What we have learned:
We need decision makers as part of the discussion when making changes in programs. Our Communities of Practice members are often teachers and may agree on best practices, but may not have the final authority on implementing changes, especially if additional funds are required. For example, the Preschool Community of Practice agreed upon a common screening tool, but only 1/3 of providers actually implemented use of the tool. Our Council plans to have a mini retreat where we can have transparent, honest discussions about defining our role and about the barriers that sometimes prevent us from fulfilling it.
The Community of Practice groups have been very successful in supporting healthy development in young children through other strategies as well. The Vernon community- wide baby fair is an example of this. Named the “READY SET BABY” fair, is geared for all families who are expecting a child or have infants and toddlers.
The purpose of the event is to support families in raising healthy infants and toddlers by providing them with information and showing them local and regional resources that are available. Our first fair was held September 2012 and was a huge success. We served 86 families and had 20 different human service and childcare providers at booths which provided educational materials. Participants who visited each booth became eligible to enter a raffle prize drawing. Evaluations showed that most (96%) participants found information they were looking for. Ten families who attended that day enrolled in the WIC program that day. Data collected shows that the majority of participants lived in the lower income area of town who could really benefit from the resources. We are in the final stages of planning “READY SET BABY” 2013.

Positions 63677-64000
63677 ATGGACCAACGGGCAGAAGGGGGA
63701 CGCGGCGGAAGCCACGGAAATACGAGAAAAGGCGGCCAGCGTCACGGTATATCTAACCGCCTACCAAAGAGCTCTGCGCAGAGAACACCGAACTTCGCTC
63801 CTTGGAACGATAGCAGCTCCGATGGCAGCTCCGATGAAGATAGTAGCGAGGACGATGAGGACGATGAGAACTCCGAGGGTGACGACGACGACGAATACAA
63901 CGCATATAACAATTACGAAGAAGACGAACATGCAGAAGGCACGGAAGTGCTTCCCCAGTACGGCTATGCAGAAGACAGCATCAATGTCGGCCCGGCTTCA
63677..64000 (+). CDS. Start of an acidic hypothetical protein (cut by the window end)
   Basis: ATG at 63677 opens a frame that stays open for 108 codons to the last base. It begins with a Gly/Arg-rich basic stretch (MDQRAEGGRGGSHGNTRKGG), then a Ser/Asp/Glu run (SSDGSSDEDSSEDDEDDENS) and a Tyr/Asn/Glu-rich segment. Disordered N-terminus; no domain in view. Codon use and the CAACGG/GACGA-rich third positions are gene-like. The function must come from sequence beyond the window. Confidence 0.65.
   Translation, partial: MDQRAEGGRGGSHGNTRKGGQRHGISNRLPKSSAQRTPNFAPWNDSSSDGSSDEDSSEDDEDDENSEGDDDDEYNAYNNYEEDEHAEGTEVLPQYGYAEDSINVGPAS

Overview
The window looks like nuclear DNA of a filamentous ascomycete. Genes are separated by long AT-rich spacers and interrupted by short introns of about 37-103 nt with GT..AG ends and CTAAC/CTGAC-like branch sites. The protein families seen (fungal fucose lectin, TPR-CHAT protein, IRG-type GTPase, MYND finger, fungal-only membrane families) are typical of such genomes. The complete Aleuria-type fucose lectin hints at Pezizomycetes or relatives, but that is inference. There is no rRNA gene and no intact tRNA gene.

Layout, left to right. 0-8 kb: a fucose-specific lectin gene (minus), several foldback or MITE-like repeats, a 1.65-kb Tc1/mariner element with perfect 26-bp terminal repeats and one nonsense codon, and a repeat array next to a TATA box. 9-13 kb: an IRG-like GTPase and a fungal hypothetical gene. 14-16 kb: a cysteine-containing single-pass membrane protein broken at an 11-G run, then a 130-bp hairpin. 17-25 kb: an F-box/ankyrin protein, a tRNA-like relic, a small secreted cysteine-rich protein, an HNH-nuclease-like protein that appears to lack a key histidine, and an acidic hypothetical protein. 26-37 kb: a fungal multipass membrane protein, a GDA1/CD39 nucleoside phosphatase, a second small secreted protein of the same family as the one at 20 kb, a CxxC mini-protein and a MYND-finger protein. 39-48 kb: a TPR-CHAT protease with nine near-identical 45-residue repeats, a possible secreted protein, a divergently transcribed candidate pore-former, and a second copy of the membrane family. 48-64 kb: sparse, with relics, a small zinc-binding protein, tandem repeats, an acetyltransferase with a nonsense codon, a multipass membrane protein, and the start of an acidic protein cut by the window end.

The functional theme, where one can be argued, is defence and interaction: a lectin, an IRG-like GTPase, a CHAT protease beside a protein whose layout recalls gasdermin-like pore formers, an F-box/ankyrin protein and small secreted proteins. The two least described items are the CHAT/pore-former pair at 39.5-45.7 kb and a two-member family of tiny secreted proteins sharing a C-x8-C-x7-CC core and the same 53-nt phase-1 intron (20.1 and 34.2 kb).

expectant mom about maternity care services.
Making school attendance a priority works!
Vernon has made school attendance a priority. In the fall of 2012, Superintendent of schools, Dr. Mary Conway, took the “Superintendent’s call to action challenge” to improve student achievement by reducing chronic absence. In addition, Vernon is one of 28 school districts statewide participating in the Connecticut Consortium on School Attendance. The Consortium is an association of local school and statewide agency representatives focused on raising school attendance by improving the collection and use of student attendance data. Consistent with this approach, Vernon has implemented school policies and procedures which support students in attending school every day, and working with families who are at risk for chronic absenteeism.
As a grade level reading community, Vernon participated in peer learning sessions conducted by “Attendance Works”. Because school attendance is a priority in Vernon, we were able to engage a strong team of District administrators, school counselors, the district data specialist and school social workers in the learning session, which resulted in a plan to keep chronic absence data in the forefront throughout the year. Through Attendance Works, the team used a “District Attendance Tracking Tool,” referred to as the DATT, to see a detailed picture of chronic absence in Vernon in grades k through 5. We will continue to use the DATT to inform, identify and address the barriers that prevent children from attending school. In addition, the team learned that it is everyone’s job to promote good school attendance. As a result, the community and school worked together to create an Attendance Awareness booth at National Night Out, a very well attended summer family event.
In this picture Oz Ramos (right), Youth Services Youth Counselor and Bill Bilyak (left), truancy specialist for the district, remind families that good school attendance leads to positive school achievement. School attendance facts and parent tip sheets were give-aways. They also had a supply of brand new alarm clocks for those who may need them to be on time for school and handed out glossy colored copies of the school calendar.